As Massachusetts Attorney General, Healey went after the Trump administration on multiple accounts for its attacks on birth control access, Title X, and abortion via telehealth.

As long as I’m governor, women will always have the freedom to control their own bodies.

— Maura Healey, Massachusetts Governor-Elect

She was also a staunch supporter of the commonwealth’s 2017 access law, which provides “a year’s supply of no-cost birth control with just one trip to the pharmacy,” and the Roe Act, which removed certain anti-abortion restrictions from Massachusetts.

Healey’s campaign page features a multilayered policy to defend reproductive freedom within the commonwealth, including by “shielding providers and patients from civil and criminal liability for performing and receiving reproductive or gender-affirming care,” and “advancing efforts to protect patients, doctors, and staff at reproductive health clinics from violence, harassment, threats, and intimidation,” and so much more.

Combating Hate and Intolerance

As attorney general, Healey also acted on rising hate crimes in Massachusetts, including an increase of 4 percent between 2020 and 2021. In that role, she pushed for a complete overhaul of the commonwealth’s outdated hate crime statute.

“A white supremacist who targets and attacks a Black person because of their race is treated the same as a person who punches somebody in a bar fight. That’s not right,” Healey told The Boston Globe last September.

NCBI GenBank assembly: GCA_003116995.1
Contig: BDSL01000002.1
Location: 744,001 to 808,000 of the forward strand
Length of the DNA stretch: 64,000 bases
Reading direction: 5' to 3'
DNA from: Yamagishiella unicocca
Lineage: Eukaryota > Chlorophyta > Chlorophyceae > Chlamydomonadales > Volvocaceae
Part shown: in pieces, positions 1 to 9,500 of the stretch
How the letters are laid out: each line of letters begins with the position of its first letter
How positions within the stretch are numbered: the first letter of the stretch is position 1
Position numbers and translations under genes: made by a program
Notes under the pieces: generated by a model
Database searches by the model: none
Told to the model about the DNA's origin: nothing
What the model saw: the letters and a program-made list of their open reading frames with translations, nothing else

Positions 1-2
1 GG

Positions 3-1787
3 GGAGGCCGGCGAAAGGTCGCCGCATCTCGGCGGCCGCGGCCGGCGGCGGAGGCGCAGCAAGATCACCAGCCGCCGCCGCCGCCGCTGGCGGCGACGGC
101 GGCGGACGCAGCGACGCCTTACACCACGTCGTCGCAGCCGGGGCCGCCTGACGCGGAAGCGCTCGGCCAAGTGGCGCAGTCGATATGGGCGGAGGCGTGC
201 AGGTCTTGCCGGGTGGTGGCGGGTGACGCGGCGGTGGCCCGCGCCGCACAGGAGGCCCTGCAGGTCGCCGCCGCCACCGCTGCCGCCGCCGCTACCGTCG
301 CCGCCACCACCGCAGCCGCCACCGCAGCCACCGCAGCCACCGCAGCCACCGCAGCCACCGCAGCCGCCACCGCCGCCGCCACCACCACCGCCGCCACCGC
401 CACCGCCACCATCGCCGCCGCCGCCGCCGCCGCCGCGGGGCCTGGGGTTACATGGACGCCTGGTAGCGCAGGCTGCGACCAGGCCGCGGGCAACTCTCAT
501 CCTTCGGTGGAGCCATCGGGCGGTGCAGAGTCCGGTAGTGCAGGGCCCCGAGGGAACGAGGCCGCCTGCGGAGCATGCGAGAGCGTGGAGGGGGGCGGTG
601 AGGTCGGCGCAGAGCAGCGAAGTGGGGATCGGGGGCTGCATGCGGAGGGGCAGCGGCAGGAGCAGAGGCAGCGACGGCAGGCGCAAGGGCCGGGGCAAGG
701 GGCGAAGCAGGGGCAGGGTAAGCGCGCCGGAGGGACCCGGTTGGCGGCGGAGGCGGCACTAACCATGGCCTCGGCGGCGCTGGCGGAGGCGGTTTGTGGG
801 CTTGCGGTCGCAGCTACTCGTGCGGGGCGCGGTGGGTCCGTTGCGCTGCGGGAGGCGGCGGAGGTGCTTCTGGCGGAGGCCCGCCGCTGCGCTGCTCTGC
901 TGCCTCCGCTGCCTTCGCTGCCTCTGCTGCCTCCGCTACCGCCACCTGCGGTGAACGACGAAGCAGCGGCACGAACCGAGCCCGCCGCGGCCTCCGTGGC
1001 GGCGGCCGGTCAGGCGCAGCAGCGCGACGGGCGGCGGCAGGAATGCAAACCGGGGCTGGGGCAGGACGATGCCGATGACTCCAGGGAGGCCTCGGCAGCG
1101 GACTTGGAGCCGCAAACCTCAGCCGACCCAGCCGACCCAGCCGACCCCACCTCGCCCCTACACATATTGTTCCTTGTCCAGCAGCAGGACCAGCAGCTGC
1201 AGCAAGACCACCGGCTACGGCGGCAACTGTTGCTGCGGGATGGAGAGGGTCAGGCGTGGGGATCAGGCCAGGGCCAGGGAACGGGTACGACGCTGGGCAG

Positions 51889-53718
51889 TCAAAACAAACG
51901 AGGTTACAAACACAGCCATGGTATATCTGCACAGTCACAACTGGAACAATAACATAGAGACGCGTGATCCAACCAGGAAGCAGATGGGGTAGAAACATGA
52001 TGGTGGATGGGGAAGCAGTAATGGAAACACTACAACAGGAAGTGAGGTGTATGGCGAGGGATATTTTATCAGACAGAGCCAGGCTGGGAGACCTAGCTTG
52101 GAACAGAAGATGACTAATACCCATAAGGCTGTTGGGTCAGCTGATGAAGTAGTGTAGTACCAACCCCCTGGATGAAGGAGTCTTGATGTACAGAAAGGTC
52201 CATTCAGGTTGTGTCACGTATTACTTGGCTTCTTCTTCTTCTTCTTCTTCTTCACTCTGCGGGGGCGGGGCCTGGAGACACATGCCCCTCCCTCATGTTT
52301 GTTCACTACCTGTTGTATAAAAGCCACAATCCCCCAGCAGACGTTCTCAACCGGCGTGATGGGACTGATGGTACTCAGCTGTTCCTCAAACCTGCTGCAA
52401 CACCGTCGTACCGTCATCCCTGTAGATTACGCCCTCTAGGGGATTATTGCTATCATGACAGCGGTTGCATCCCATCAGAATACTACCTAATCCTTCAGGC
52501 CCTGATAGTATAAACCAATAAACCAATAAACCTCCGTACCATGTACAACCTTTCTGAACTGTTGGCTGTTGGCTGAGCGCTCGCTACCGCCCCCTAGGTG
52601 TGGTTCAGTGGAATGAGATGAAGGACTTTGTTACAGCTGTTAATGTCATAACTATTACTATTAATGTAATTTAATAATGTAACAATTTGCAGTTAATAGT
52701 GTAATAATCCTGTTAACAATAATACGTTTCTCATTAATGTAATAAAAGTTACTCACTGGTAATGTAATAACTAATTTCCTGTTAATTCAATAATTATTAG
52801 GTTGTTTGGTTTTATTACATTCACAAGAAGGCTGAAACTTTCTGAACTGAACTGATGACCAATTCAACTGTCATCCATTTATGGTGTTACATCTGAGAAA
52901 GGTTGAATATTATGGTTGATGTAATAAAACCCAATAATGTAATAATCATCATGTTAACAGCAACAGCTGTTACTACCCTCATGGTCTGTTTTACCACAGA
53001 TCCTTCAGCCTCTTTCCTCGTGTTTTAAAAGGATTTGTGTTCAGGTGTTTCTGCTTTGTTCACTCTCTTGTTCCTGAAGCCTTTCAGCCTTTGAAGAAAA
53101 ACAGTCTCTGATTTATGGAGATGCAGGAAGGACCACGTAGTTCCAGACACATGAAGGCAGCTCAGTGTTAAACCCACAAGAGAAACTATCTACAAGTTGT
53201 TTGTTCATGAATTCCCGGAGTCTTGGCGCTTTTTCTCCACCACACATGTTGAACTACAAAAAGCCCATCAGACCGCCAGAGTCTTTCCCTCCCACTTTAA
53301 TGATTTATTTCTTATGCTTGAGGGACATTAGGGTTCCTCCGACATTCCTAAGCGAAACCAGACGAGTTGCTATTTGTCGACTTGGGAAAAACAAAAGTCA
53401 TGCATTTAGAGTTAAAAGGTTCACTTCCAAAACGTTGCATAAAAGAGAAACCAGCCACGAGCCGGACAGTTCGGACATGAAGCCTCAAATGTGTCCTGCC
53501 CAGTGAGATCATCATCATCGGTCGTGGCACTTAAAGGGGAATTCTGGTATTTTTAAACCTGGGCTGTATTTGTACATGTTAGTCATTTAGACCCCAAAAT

In July, Neo-Nazis protested in Jamaica Plain, where residents had gathered for a children’s drag queen story hour. The white supremacists, who were later arrested by local police, shouted anti-LGBTQ+ slogans. Earlier that month, housing signs for LGBTQ+ seniors were also vandalized in Hyde Park, spewing hateful homophobic messages.

Ellyn Ruthstrom, the executive director of SpeakOUT Boston, trusts that Healey will introduce beneficial changes.

“It’s really important for our community to know that we have someone in the Governor’s office who will, hopefully, defend those against those actions,” Ruthstrom said.

To every little girl and every LGBTQ person out there, I hope tonight shows you that you can be whoever, whatever you want to be.

— Maura Healey, Massachusetts Governor-Elect

Neely also believes that Healey’s victory is a big step in our nation’s journey for redemption.

“I support Maura Healey because she stands for many issues I believe in, including women’s rights, LGBTQ+ rights, anti-racism, equity for all, labor support, and equitable access to opportunities for all people in Massachusetts,” Neely said.

Healey struck renewed inspiration in our hearts during her victory speech.